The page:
We support level funding of $73.0 million for the base budget of the Chesapeake Bay Program, which coordinates Chesapeake Bay watershed restoration and protection efforts. At least twothirds of the program’s funds are passed through to the states and local communities for on-theground restoration work through the Small Watershed Grants, Innovative Nutrient and Sediment Reduction Grants, State Implementation Grants, and the Chesapeake Bay Regulatory and Accountability Program grants. We strongly support the highly successful and popular Chesapeake Small Watershed Grants and the Innovative Nutrient and Sediment Reduction Grants – $6 million each – that Congress appropriated for the past few years. These are two well

run, competitive grant programs that have contributed significantly to water quality improvements throughout the Chesapeake Bay watershed. These are the Bay Program’s only grants that go directly to on-the-ground restoration efforts by local governments and communities, including to family farms. Without specific Congressional direction, EPA has, in the past, reallocated this grant money for purposes other than local restoration. This is not the time to stop local implementation of restoration work. We strongly support the funding levels that Congress has appropriated each year since FY2015, and we urge you to include language similar to the Senate’s Explanatory Statement for the Department of the Interior, Environment, and Related Agencies Appropriations Bill, 2018, which states, “Chesapeake Bay - The Committee recommends $73,000,000 for the Chesapeake Bay program. From within the amount provided, $6,000,000 is for nutrient and sediment removal grants and $6,000,000 is for small watershed grants to control polluted runoff from urban, suburban and agricultural lands.” 

We urge you to retain similar language in the FY 2019 Interior, Environment and Related Agencies Appropriations Bill, for both the overall Chesapeake Bay Program and for the local grant programs. 

Clean Water State Revolving Fund (SRF) --$2.8 billion

This program is critical to any national initiative to provide a Federal Infrastructure Spending Plan and it provides the lifeblood for the 1,779 local governments throughout the Chesapeake region to secure their water infrastructure. The funding level for this Clean Water SRF has eroded over the years as the clean water needs of local communities have increased dramatically. The Choose Clean Water Coalition supports efforts in both the House and the Senate, and within the Administration, to enhance investments in key water infrastructure projects nationwide, and the Clean Water SRF is the single best mechanism to accomplish that goal. We support doubling the current funding for the Clean Water SRF – and that is what we are requesting. This will help to close the gap between federal infrastructure investment in clean water and the known need. This will also dramatically improve water quality and protect human health in our region and across the nation.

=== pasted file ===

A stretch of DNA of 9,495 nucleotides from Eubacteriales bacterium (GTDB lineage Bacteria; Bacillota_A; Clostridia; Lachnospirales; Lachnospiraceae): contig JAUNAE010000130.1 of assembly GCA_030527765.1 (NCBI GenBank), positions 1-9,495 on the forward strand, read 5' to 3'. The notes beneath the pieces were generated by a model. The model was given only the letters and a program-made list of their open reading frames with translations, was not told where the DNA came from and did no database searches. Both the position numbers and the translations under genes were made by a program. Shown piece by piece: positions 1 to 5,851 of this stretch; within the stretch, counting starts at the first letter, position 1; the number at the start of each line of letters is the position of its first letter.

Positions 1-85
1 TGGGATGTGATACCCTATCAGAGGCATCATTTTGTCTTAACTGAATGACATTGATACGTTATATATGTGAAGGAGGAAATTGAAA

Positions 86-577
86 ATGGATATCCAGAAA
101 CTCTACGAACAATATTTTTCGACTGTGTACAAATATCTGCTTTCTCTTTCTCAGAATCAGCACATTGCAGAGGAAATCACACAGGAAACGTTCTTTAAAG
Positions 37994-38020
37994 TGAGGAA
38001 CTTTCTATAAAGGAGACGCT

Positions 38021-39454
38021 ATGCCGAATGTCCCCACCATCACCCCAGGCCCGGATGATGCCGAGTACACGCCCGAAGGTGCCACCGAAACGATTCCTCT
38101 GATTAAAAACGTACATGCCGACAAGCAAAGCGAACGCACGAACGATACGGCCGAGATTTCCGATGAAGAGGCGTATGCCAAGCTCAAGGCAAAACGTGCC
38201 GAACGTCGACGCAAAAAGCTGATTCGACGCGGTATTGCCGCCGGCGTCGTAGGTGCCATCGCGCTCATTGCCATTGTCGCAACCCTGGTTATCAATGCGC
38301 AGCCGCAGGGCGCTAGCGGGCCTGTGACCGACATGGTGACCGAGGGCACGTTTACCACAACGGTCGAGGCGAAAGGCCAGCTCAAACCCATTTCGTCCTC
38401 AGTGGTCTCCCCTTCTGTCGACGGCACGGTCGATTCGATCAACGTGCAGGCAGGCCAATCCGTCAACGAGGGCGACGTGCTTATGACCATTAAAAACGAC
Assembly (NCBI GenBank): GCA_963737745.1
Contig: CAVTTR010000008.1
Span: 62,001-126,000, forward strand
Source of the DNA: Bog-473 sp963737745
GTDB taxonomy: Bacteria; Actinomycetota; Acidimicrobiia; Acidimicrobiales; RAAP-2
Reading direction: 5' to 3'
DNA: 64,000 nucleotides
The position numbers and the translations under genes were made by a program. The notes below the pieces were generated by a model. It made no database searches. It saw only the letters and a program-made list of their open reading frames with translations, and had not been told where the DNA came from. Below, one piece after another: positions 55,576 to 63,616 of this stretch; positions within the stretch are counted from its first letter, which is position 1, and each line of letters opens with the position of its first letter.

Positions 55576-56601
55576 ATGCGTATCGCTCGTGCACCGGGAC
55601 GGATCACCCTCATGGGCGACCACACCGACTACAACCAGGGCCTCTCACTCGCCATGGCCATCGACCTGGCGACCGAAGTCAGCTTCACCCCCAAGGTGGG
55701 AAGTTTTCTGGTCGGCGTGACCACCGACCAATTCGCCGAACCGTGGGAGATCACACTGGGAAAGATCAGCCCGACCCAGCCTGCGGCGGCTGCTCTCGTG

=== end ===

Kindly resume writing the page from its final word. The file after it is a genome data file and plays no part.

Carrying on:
These low interest loans are critical for clean water and for ratepayers in the Chesapeake region and nationwide. We urge you to support the $2.8 billion funding level that would provide $590 million in low interest loans to local governments in Delaware, Maryland, New York, Pennsylvania, Virginia, West Virginia and the District of Columbia – twice the current level of funding. We also strongly support targeting 20 percent of the Clean Water SRF funds for green infrastructure and innovative projects including those to manage stormwater, which helps communities improve water quality while creating green space, mitigating flooding, and enhancing air quality.

The Clean Water SRF allocates money to the states based on a set formula, which is then used for low interest loans to local governments for critical capital construction improvement projects to reduce nutrient and sediment pollution from wastewater treatment and stormwater facilities; nonpoint sources of pollution, such as farms and development; and other sources. In addition to

the use of these funds on farms and for nonpoint source pollution, it provides assistance for other pollution reduction and prevention activities in rural areas, such as reforestation and forest protection and stream stabilization and restoration. The Clean Water SRF enables local governments in the Chesapeake watershed to take actions to keep their rivers and streams clean. As the list of clean water infrastructure needs in the Chesapeake region continues to expand, we request that Congress double the funding of the Clean Water SRF from the current funding level. Department of the Interior

U.S. Geological Survey (USGS) -- Chesapeake Bay Studies -- $12.6 million